The collective behaviour of statistical systems close to critical points is characterized by an extremely slow dynamics which, in the thermodynamic limit, eventually prevents them from relaxing to an equilibrium state after a change in the thermodynamic control parameters. The non-equilibrium evolution following this change displays some of the features typically observed in glassy materials, such as ageing, and it can be monitored via dynamic susceptibilities and correlation functions of the order parameter, the scaling behaviour of which is characterized by universal exponents, scaling functions, and amplitude ratios. This universality allows one to calculate these quantities in suitable simplified models and field-theoretical methods are a natural and viable approach for this analysis. In addition, if a statistical system is spatially confined, universal Casimir-like forces acting on the confining surfaces emerge and they build up in time when the temperature of the system is tuned to its critical value. We review here some of the theoretical results that have been obtained in recent years for universal quantities, such as the fluctuation-dissipation ratio, associated with the non-equilibrium critical dynamics, with particular focus on the Ising model with Glauber dynamics in the bulk. The non-equilibrium dynamics of the Casimir force acting in a film is discussed within the Gaussian model.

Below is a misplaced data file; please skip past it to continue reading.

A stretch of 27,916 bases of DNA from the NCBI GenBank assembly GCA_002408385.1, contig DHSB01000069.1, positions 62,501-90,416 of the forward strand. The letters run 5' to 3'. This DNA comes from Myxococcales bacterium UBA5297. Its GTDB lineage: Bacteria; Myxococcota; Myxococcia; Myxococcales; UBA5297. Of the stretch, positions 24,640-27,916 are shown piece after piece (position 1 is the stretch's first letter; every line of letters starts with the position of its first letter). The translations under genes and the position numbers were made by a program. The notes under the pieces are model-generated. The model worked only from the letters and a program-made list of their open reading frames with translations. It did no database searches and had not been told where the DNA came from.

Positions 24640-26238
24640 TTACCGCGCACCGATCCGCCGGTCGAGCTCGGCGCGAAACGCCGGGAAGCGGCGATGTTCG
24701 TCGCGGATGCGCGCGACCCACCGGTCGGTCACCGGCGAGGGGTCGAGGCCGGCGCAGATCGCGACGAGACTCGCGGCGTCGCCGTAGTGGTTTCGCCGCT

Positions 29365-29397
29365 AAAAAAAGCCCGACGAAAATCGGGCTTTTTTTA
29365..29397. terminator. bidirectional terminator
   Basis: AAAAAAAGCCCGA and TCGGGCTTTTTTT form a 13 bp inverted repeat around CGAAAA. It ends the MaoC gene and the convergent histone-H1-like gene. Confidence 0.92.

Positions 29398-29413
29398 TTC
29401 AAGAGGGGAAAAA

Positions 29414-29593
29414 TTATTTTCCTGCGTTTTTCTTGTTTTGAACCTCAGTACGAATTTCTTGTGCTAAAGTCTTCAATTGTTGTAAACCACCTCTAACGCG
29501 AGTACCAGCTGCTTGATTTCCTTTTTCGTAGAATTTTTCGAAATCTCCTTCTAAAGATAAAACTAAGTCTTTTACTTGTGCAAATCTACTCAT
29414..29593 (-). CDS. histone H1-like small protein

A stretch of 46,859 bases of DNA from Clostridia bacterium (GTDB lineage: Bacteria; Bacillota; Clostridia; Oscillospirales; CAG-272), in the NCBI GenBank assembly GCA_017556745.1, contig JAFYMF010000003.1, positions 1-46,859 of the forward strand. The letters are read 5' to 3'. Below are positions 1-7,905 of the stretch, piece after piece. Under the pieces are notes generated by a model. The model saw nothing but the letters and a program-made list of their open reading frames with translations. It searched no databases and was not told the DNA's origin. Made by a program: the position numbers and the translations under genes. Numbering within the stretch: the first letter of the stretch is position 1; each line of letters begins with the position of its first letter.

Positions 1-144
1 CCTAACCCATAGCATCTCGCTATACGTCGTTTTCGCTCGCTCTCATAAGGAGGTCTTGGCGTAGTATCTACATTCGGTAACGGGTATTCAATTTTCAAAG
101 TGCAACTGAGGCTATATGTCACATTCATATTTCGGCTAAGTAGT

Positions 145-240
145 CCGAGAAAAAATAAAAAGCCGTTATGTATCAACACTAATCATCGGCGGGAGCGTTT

|Titolo:||Relaxation phenomena at criticality|
|Data di pubblicazione:||2008|
|Digital Object Identifier (DOI):||10.1140/epjb/e2008-00043-y|
|Appare nelle tipologie:||1.1 Journal article|